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Source Institution:
University of Florida
Rights Management:
Copyright Danielle Grinberg. Permission granted to University of Florida to digitize and display this item for non-profit research and educational purposes. Any reuse of this item in excess of fair use or other copyright exemptions requires permission of the copyright holder.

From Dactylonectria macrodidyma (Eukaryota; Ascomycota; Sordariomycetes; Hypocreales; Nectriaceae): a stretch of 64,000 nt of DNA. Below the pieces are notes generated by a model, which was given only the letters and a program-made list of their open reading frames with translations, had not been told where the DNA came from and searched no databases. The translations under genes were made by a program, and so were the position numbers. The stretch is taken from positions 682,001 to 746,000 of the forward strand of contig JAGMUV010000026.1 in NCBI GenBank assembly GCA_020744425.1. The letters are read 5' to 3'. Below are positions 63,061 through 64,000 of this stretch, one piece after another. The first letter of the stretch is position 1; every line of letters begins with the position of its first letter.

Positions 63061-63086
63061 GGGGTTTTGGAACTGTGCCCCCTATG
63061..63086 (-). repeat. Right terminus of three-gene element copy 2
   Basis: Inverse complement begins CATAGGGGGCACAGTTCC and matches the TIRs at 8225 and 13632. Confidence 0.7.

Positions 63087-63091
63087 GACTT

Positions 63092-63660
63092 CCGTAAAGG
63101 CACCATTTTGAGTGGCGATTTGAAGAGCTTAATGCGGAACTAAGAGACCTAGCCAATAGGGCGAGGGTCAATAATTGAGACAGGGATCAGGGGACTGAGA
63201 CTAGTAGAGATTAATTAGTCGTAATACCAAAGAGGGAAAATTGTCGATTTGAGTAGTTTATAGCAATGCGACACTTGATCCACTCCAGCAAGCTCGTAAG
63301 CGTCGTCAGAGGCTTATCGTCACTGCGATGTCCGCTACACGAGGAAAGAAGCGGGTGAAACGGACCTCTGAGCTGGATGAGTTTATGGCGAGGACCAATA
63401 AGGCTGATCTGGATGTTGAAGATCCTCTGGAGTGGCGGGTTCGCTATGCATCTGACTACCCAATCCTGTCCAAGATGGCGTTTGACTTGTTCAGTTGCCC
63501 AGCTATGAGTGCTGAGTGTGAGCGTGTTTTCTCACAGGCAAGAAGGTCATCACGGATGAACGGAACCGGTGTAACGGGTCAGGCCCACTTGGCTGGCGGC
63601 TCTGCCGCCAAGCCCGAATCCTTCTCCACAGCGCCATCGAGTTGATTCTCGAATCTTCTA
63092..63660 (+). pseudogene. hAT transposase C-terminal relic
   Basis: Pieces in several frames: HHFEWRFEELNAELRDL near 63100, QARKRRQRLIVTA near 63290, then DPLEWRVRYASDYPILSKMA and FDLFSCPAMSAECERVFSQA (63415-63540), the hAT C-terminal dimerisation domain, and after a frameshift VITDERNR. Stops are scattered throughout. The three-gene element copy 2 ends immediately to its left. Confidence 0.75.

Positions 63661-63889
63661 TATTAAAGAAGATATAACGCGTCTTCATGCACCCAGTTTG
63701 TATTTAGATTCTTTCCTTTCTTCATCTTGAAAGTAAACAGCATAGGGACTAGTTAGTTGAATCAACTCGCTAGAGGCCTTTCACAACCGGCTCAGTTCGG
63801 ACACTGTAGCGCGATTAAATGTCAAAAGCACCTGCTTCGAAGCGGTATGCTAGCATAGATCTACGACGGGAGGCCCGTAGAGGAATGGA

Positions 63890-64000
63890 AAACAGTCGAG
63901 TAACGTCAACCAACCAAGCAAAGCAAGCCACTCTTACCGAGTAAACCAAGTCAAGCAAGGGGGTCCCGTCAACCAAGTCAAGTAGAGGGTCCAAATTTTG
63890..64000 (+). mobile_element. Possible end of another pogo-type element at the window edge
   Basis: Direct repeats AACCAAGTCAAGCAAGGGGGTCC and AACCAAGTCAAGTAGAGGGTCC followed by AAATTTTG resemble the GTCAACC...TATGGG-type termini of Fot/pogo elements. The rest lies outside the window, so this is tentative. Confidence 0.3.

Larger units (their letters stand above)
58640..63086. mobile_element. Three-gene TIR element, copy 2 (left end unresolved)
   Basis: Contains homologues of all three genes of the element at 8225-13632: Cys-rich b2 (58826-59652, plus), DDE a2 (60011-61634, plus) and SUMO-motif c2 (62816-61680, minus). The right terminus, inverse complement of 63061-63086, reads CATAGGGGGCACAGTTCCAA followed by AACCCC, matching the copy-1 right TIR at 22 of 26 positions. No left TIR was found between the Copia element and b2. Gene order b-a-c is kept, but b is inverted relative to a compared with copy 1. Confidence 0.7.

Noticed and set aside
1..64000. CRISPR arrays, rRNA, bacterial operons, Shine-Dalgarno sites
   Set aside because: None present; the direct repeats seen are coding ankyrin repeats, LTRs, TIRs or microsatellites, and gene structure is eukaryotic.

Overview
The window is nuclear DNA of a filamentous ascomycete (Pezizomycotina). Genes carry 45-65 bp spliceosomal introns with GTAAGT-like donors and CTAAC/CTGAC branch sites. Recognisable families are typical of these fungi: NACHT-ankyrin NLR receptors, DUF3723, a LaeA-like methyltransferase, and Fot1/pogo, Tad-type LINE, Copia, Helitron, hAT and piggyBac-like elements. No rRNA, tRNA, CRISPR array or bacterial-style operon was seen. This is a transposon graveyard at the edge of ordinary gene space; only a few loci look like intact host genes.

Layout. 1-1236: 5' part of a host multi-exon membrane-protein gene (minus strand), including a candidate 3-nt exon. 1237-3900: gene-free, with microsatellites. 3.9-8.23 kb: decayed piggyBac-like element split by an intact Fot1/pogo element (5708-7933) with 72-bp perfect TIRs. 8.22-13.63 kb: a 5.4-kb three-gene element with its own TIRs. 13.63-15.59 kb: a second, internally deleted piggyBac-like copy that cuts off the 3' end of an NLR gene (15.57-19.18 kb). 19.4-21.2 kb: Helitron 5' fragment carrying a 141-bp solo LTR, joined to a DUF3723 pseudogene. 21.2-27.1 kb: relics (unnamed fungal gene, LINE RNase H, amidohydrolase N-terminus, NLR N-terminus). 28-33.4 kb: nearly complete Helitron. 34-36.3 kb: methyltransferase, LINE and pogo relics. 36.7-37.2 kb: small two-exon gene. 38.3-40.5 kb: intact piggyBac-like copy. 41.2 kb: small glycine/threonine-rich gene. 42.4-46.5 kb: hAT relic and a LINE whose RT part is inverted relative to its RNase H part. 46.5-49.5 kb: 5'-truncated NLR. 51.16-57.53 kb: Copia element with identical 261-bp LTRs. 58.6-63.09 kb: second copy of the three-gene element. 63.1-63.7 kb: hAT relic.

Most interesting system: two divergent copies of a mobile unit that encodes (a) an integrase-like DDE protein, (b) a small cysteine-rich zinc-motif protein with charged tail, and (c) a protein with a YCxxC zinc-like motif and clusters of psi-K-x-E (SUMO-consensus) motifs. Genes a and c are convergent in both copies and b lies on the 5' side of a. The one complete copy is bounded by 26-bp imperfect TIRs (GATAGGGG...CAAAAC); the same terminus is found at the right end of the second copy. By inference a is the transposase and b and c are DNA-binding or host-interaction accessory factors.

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Assessing the Effects of Dance on Menstrual Symptoms Danielle Grinberg Although the study is still in progress, the findings suggest an overall reduction in physical, emotional, and behavioral symptoms from pre to post dance class participation During the days of menstruation, symptoms such as lower back pain, low abdominal cramping, vomiting loose bowel movements/diarrhea, nausea, lightheadedness, breast tenderness, emotional distress, cravings, bloating in the stomach, and headaches may occur (Center For Young the most used form of treatment is to take an over the coun ter medication. As an alternative way of treatment many women have found physical activity or exercise as well as methods of relaxation therapy to alleviate their menstrual pain. When engaging in a physical activity or exercise, hormonal changes such as an increased level of endorphins begin to flood the body and act as a nonspecific pain killer. Also activities such as aquatic exercises and yoga has been proven to positively impact women when experiencing their period. Within these types of methods and exercises, there are many qualities that are similar to each other such as relaxing the mind, stimulating the senses, flow in activity or movement, weightlessness, strengthening, and stretching. All of these qualities as well as many more can be seen in the art of dance. Severe menstrual symptoms can significantly impact the quality of life of the affected women, interfering with school, employment, interpersonal relationships, family, social life, and lead to increased healthcare utilization, decreased occupational productivity, and absence from work (Tsai, 2016). Supportive evidence has been found on both a physical and psychological scale that dance would be a great and cost effective method to free women of their menstrual pain. Dance encompasses the aspects of physical exercise through many different variations of movement. I believe implementing a study and eventually a program for dance as an alternative method for women suffering from menstrual pain would be a groundbreaking solution to this problem. There is need for more research to be done in the area of menstrual pain and dance as an alternative method of medication and cost effective treatment Background Specific Aims The specific aim of the study is to assess the potential impact of dancing on menstrual pain and other symptoms among University of Florida dance majors and minors The majority of responses have displayed a decrease in physical, emotional, and behavioral symptoms between pre and post dance class participation. Conclusions Results www.arts.ufl.edu/cam Acknowledgements To Jill Sonke The School of the Arts, and The Center of Arts in Medicine. Thank you for your kindness and support during this process and providing me with this incredible opportunity. The current study is designed to assess the potential impact of dancing on menstrual pain among University of Florida dance majors and minors. Surveys administered over a three month period of time are being used to evaluate behavioral symptoms during the first three days of their menstrual cycle with measurement points before and after participation in a dance class. At its endpoint, the study will evaluate the change in physical, emotional, and behavior symptoms and to determine if dance has the potential to be an effective method for menstrual symptom relief. Methods 9.5% symptom increase, 14 % no change in symptoms, 76.2 % symptom decrease